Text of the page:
A Horrific Act

In the spring of 2005, Warren Messner and his friends were smoking dope and drinking in the woods when they came across an unsuspecting homeless man, 53-year-old Michael Roberts. Authorities say the teens beat the vagrant to death and returned to the site to show their friends Roberts' mangled body, even taking pictures of his remains with their cell phones.

Dr. Phil cameras travel inside the maximum security prison for the first televised sit-down interview with now 18-year-old Warren.

"I'm serving a 22-year sentence for murder. It was a homeless guy. My buddies and I were just hanging out, smoking weed and drinking. We went to the woods, and we found him. We ended up beating him," says Warren. He recalls his part in the heinous act. "I stomped on him with a log. The log was placed on his stomach, and I jumped on it. I weigh 290 pounds. He weighed 115 pounds. I didn't feel bad about it at first, but when I found out he died, that's when I felt bad about it."

"I made a bad choice of friends. I don't know why I hung out with them," Warren continues. "I liked the things they do " smoking, drinking, partying."

 

"Warren is a good kid; he just got caught up in something that was horrible," says the teen's mother, Lori. "I believe that he was caught up with the wrong crowd."


After a visit with her son, Lori is visibly upset. "He gets nothing. He is locked in his cell all day long. He goes to lunch, he goes to breakfast and he goes to dinner. He gets nothing, no schooling. Nothing!" she vents at the Dr. Phil camera crew. "Prison has changed my son. He tells me what goes on there. It's not a pretty thing."

"Prison is not a good place for a teenager. I've been here almost a year now, looking at 18 more years. A lot of crazy stuff going on, a lot of violence. Can't do what you want to do, trapped in one spot. Can't spend time with your relatives or friends. Not being able to be with my family would be the worst part," Warren laments. Yet, the youth sees one bright spot in his bleak future. "I'd like to be an inspirational speaker for troubled teens. If I could change one kid's life, that would mean a lot. I would feel like I've done some good for all of the bad I've done."

Back in his studio, Dr. Phil addresses Lori. "You're saying he sits in a cell, goes to breakfast, lunch and dinner. Isn't that what prison is?" he asks.

"Yes, it is," she replies.

"Do you think he should be out?"

"I think my son needs help. I think he deserves to be punished, yes. But when you talk about four teens beating that man " they went there three times. My son was there once, the very last time," she says. "My son tried to stop them from killing this man. He pulled one of the kids off of [homeless victim Michael Roberts] and told him, ‘Stop, you're going to kill this man.'"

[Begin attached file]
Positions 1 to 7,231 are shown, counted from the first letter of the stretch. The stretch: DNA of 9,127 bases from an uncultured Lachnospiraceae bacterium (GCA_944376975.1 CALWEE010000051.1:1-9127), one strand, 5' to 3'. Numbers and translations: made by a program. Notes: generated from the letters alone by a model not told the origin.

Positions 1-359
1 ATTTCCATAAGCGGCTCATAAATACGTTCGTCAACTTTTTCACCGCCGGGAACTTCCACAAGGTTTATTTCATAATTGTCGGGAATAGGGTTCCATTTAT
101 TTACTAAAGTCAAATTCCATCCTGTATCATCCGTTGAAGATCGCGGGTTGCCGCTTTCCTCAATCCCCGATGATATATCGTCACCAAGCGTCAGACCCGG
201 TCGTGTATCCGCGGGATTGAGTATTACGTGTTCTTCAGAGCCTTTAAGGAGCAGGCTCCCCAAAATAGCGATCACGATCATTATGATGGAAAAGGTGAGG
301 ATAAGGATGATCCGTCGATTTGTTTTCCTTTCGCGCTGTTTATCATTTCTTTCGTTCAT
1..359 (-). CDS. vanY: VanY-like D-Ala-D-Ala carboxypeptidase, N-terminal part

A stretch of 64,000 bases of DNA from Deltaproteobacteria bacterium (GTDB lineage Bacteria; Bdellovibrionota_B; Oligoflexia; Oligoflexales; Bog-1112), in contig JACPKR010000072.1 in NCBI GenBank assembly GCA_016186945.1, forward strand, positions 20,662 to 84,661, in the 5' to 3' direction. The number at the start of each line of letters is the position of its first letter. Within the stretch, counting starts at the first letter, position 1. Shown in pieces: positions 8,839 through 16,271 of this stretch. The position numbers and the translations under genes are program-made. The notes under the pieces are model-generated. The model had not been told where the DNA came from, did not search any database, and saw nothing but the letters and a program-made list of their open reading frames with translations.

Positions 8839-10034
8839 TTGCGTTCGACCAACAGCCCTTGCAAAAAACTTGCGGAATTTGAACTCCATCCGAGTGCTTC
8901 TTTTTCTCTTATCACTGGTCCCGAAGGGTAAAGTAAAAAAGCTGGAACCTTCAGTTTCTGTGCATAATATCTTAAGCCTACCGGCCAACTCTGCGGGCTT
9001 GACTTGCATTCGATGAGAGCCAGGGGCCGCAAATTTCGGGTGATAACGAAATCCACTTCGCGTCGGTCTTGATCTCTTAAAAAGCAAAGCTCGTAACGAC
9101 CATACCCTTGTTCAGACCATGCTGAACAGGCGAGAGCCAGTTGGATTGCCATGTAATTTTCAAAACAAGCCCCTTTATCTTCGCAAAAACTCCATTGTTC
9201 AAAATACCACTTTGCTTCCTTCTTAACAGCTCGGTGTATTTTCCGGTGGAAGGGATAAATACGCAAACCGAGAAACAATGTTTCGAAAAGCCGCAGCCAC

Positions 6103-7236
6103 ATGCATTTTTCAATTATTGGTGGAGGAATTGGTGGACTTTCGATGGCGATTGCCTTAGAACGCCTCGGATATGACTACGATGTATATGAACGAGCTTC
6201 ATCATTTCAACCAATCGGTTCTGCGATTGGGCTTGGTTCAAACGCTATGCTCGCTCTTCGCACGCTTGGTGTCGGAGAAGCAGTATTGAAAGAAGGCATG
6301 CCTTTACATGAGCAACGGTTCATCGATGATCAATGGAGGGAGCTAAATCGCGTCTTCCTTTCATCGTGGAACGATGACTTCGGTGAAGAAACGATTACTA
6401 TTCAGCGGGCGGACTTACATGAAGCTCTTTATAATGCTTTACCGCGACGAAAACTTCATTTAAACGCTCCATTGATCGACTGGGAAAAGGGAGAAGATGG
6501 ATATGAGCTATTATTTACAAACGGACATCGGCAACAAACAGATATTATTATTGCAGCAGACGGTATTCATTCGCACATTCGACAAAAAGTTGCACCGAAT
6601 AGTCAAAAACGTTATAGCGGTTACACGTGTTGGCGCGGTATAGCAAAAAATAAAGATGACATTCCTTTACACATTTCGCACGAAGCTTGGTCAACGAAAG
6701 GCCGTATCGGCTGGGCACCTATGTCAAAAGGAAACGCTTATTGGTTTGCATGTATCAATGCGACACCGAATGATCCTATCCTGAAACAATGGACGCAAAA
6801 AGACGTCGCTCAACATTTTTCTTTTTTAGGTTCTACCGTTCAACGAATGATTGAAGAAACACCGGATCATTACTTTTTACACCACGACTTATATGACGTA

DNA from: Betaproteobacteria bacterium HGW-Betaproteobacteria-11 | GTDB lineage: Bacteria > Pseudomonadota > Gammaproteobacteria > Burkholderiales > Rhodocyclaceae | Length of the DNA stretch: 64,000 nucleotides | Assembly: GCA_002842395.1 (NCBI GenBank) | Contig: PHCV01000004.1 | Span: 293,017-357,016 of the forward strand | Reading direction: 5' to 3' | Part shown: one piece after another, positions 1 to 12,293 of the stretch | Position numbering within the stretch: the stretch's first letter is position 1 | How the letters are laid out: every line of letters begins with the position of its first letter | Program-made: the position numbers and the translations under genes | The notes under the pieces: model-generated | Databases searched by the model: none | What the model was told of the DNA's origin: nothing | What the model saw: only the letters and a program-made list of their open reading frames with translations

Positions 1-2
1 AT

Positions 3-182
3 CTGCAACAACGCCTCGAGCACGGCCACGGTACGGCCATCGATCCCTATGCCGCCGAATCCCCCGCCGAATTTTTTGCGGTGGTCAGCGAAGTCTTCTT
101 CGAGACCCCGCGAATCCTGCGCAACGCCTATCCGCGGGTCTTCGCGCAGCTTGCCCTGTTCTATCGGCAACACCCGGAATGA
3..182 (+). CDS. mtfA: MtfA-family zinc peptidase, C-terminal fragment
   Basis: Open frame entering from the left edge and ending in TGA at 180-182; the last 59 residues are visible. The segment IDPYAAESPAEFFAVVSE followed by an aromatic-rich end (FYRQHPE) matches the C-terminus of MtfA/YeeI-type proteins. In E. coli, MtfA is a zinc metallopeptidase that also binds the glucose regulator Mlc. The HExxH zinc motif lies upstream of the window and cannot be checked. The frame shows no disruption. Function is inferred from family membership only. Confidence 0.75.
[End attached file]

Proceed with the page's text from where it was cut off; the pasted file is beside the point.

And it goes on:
Dr. Phil questions Lori's recounting of the events. "One of the things I think needs to happen is we need to be realistic," he says. "You say he was trying to pull kids off of him. In his own words, [Warren] said, ‘The man weighed 115. I weigh 290. I put a log on him and stomped him to death.'"

"In his statement that he made to police, the log was placed on the man, and he jumped on the side of the log. That is what's in his statement," Lori says. "He jumped on the side of the log, not on the man's chest.

Dr. Phil addresses Warren's sister, Liane, in the audience. "Do you think he's being unfairly punished?" he asks

"In some ways, yes," she replies. "He can't do anything, but he's supposed to come back out into the real world in 22 years and be able to function as a normal person again. But he's having a very hard time with schooling, because there are a lot of things he's not allowed to do."

Dr. Phil turns his attention back to Lori. "This was a horrible crime. They even took pictures of the body," he says.

"My son wasn't involved in that," Lori says. [AD]

"This wasn't a ‘homeless man.' His name was Michael Roberts. He had a mother and a father. This was a human being," Dr. Phil observes. "You say you missed some warning signs. I'm just wondering what you would do over, what you would do differently if you had a second chance at this."

"I would pry into his life to find out more who his friends were, what they were doing," Lori replies.

Dr. Phil consults his notes. "You said that he was distancing himself from the family. That's our first warning sign," Dr. Phil says. "You said you knew he was drinking, and you thought he was just being a typical teenage boy."

"I don't believe I ever said I knew he was drinking," Lori says.

Dr. Phil turns to Liane. "Did you know he was drinking?" he asks.

"Yes, unfortunately," she replies.

Dr. Phil consults a list of charges against Warren. "He was arrested for battery, vandalism, got into trouble at school for kicking someone, setting off smoke bombs," he says, reading from his notes. "Did you consequate any of that stuff?"

"His vandalism, he went to court for. He did his probation. He paid back his restitutions," Lori replies. "What they call battery, my son was shoved by another student, and the school resource officer pressed the charges against my son. The mother of the child who got pushed down wrote to the courts and told them that this was an accident, and she did not want any charges pressed against my son."

"He was involved in the death of this man," Dr. Phil says grimly. "You say he jumped on the side of the log like that's better?"

Lori throws her hands up in exasperation. "I'm not saying what he did was right, because what he did was not right. I understand that he needs to do the time," she says, her voice breaking. "He went to prison at 15 years old. He gets no education. He has to live with what was done. He doesn't get any psychiatric help. I understand he needs to be punished, but he needs a chance also."